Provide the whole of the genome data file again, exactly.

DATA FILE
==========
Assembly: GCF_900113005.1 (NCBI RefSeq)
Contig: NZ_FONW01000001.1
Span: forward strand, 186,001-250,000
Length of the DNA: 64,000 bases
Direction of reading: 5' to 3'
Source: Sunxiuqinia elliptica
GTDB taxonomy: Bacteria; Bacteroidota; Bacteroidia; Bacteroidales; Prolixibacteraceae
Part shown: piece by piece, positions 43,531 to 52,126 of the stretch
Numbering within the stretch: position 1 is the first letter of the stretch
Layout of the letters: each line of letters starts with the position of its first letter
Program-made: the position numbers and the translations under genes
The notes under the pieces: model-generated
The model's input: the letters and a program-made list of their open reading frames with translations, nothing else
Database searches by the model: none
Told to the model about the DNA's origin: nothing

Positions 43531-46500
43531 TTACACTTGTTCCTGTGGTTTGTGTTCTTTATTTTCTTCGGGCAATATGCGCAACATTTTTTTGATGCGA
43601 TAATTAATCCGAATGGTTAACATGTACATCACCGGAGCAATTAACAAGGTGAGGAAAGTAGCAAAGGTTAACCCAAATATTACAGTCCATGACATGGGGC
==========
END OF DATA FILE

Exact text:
Assembly: GCF_900113005.1 (NCBI RefSeq)
Contig: NZ_FONW01000001.1
Span: forward strand, 186,001-250,000
Length of the DNA: 64,000 bases
Direction of reading: 5' to 3'
Source: Sunxiuqinia elliptica
GTDB taxonomy: Bacteria; Bacteroidota; Bacteroidia; Bacteroidales; Prolixibacteraceae
Part shown: piece by piece, positions 43,531 to 52,126 of the stretch
Numbering within the stretch: position 1 is the first letter of the stretch
Layout of the letters: each line of letters starts with the position of its first letter
Program-made: the position numbers and the translations under genes
The notes under the pieces: model-generated
The model's input: the letters and a program-made list of their open reading frames with translations, nothing else
Database searches by the model: none
Told to the model about the DNA's origin: nothing

Positions 43531-46500
43531 TTACACTTGTTCCTGTGGTTTGTGTTCTTTATTTTCTTCGGGCAATATGCGCAACATTTTTTTGATGCGA
43601 TAATTAATCCGAATGGTTAACATGTACATCACCGGAGCAATTAACAAGGTGAGGAAAGTAGCAAAGGTTAACCCAAATATTACAGTCCATGACATGGGGC